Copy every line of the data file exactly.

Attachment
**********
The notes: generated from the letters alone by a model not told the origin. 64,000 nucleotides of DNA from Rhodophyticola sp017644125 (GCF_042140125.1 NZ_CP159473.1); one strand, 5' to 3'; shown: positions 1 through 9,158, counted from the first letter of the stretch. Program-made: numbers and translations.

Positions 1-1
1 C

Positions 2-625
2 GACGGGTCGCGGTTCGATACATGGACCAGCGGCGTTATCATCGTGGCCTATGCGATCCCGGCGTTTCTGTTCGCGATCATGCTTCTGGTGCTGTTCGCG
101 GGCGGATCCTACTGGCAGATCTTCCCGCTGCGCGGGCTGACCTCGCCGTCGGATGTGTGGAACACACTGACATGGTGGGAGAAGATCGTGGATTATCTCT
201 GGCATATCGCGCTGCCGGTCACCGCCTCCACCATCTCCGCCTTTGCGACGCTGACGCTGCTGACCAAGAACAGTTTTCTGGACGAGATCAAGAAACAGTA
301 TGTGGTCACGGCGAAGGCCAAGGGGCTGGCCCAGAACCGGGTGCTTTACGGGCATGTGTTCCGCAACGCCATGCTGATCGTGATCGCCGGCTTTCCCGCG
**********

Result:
The notes: generated from the letters alone by a model not told the origin. 64,000 nucleotides of DNA from Rhodophyticola sp017644125 (GCF_042140125.1 NZ_CP159473.1); one strand, 5' to 3'; shown: positions 1 through 9,158, counted from the first letter of the stretch. Program-made: numbers and translations.

Positions 1-1
1 C

Positions 2-625
2 GACGGGTCGCGGTTCGATACATGGACCAGCGGCGTTATCATCGTGGCCTATGCGATCCCGGCGTTTCTGTTCGCGATCATGCTTCTGGTGCTGTTCGCG
101 GGCGGATCCTACTGGCAGATCTTCCCGCTGCGCGGGCTGACCTCGCCGTCGGATGTGTGGAACACACTGACATGGTGGGAGAAGATCGTGGATTATCTCT
201 GGCATATCGCGCTGCCGGTCACCGCCTCCACCATCTCCGCCTTTGCGACGCTGACGCTGCTGACCAAGAACAGTTTTCTGGACGAGATCAAGAAACAGTA
301 TGTGGTCACGGCGAAGGCCAAGGGGCTGGCCCAGAACCGGGTGCTTTACGGGCATGTGTTCCGCAACGCCATGCTGATCGTGATCGCCGGCTTTCCCGCG